Aug. 30 was a hot summer day with just enough wind to keep the kelp flies at bay. The heat and the abundance of algae washed ashore during a recent storm had caused a bloom of these annoying dipterans.
The females need a good hearty meal of human blood so they can lay their eggs in the seaweed lining the wrack line. When they hatch, the larvae will feed off the bacteria coating the algae.
A misogynistic scientist gave the flies the modifier of their binomial name coelopa frigida from the females’ tendency to push small, would-be male mates off their backs, in effect selecting for larger males. The scientific literature does not state the height of the researcher who conducted this research.
Despite such amorous struggles, the flies still have the wherewithal to drive mere mortals off the beach, so we were happy they largely left us alone on our half-mile hike up the outer beach of the Parker River wildlife reservation.
Finally, we arrived at our quarry, a large, old rusty anchor resting in moist sand high up in the intertidal zone. This would be where you might expect it to be if it had been thrown overboard to hold a ship from foundering offshore.
Massachusetts state marine archaeologist Victor Mastone started taking measurements of the anchor, helped by one of his students, Sarah Sierzago, and Graham McKay, a master boat builder and director of Lowell’s Boat Shop in Amesbury.
The anchor was about nine feet long and its flukes were five feet from bill to bill. One of the flukes was severely bent and we could see heavily encrusted sections of rope and chain attached to a large ring with a massive heavy shackle. But the most diagnostic feature of the anchor was its crown that was sharp rather than rounded, which would date the anchor to the late 1800s.
After taking the measurements, we walked back down the beach and came to a pile of round ballast rocks and an artifact that, despite being heavily encrusted, had the shape and heft of a short gun.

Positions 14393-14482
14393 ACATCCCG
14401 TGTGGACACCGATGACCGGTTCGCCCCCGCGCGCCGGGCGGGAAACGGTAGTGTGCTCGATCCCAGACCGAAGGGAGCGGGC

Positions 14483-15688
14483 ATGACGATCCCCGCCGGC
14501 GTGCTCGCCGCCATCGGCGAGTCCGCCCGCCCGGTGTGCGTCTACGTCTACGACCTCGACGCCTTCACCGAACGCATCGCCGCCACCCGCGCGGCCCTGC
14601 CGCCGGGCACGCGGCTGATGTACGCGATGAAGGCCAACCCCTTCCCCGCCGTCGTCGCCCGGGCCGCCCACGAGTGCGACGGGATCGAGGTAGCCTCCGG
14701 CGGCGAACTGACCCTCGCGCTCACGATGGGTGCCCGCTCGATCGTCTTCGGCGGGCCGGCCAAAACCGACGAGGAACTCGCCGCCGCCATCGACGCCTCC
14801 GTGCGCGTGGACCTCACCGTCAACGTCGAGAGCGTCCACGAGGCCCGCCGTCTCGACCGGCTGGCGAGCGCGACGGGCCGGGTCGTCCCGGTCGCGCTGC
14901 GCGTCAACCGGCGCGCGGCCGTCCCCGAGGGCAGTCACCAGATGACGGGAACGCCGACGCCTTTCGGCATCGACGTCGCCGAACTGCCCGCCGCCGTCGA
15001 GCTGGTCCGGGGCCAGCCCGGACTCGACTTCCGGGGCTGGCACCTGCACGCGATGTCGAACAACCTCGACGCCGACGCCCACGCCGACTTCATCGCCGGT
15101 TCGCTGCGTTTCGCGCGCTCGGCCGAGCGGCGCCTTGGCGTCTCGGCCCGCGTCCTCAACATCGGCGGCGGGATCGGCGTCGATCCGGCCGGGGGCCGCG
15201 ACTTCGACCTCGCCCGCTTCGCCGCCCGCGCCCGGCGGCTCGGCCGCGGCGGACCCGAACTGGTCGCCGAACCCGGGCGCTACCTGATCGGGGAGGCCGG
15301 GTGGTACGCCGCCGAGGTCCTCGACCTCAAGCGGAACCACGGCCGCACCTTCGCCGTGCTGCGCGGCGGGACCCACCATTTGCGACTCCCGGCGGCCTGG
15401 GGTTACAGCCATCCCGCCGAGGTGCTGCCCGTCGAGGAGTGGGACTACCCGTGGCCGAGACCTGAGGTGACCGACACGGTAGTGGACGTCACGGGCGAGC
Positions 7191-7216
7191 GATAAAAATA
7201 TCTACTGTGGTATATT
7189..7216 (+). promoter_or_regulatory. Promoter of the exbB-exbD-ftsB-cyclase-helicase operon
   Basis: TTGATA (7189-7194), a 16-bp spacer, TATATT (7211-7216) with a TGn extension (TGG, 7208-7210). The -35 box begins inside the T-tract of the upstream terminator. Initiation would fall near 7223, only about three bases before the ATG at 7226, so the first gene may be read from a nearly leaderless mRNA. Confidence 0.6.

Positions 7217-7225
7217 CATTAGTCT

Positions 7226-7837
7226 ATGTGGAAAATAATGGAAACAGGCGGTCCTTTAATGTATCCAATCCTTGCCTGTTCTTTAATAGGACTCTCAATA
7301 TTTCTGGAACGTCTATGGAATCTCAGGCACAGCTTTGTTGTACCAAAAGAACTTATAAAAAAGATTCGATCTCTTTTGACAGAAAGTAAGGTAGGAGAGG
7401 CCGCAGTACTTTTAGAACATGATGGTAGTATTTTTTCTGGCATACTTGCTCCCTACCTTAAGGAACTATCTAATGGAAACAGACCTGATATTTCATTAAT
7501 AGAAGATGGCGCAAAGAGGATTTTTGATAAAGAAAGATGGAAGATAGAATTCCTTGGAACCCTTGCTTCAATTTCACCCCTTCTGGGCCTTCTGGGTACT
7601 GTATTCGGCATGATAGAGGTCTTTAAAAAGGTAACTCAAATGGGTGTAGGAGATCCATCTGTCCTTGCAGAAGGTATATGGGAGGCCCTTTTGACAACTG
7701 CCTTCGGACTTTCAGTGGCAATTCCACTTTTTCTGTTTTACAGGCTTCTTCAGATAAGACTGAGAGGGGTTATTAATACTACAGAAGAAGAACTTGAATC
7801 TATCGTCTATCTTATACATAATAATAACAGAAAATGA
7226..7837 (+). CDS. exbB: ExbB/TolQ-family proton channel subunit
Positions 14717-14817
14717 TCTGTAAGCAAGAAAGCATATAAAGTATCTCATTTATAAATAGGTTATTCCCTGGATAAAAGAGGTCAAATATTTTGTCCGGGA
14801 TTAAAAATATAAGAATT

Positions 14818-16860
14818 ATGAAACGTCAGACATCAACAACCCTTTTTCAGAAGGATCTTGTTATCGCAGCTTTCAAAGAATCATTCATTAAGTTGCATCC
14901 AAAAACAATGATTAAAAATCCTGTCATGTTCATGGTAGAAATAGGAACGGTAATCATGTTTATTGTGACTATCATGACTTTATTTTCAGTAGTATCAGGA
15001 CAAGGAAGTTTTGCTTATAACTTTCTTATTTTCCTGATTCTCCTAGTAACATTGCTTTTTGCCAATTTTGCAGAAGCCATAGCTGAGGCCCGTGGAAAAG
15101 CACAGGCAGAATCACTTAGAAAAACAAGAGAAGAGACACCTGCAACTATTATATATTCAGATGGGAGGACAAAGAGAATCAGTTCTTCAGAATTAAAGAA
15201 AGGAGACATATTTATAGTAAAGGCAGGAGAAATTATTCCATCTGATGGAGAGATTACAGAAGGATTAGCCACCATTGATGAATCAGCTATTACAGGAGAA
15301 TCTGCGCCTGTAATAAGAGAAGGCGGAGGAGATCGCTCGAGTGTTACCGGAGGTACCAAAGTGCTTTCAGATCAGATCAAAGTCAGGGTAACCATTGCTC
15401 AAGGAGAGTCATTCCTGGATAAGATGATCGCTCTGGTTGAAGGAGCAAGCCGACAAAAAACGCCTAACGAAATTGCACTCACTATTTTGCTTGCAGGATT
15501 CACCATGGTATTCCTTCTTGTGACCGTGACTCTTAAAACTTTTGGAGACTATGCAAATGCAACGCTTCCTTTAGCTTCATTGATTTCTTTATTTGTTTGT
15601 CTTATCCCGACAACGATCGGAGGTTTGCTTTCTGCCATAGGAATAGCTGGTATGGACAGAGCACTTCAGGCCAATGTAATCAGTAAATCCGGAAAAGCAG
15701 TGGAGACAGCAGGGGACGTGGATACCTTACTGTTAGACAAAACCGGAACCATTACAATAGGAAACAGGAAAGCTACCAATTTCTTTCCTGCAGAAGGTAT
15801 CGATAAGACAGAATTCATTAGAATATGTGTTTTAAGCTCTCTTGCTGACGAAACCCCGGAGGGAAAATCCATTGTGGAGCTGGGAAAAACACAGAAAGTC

The rock pile was about 400 yards downwind from where the occupants of the vessel had tried to anchor to prevent their ship from being pounded to pieces on the offshore sandbar.
Farther down the beach, we found the spruce keel of a Novi design fishing boat fitted together with metal nails. It was probable the two pieces of wreckage were from separate wrecks and that the older ship might have been the sloop Wayward that first grounded in 1894, then was washed south to its final resting place.
It was fitting that we were exploring the wreck on the same day a tropical wave had just spun off Africa to form the first Cape Verdean storm.
Sept. 1 usually marks the beginning of Plum Island’s erosion season that commences when waves from the first Cape Verdean storms start to tip the balance from accretion to erosion along the island’s shores.
September is also the busiest month for Cape Verdean hurricanes. The month has spawned more than 400 Cape Verdean hurricanes since 1851. Had one of them led to the demise of the Wayward 124 years before? There was not enough evidence to know for sure but what was clear was that erosion season was about to begin and it would have severe consequences for the entire New England coast.
Bill Sargent is a North Shore science writer and contributing columnist. His most recent book, “Plum Island 2018: Two Steps Forward, Three Steps Back,” is available in local bookstores and through http://plumislandoutdoors.org and www.ingramcontent.com.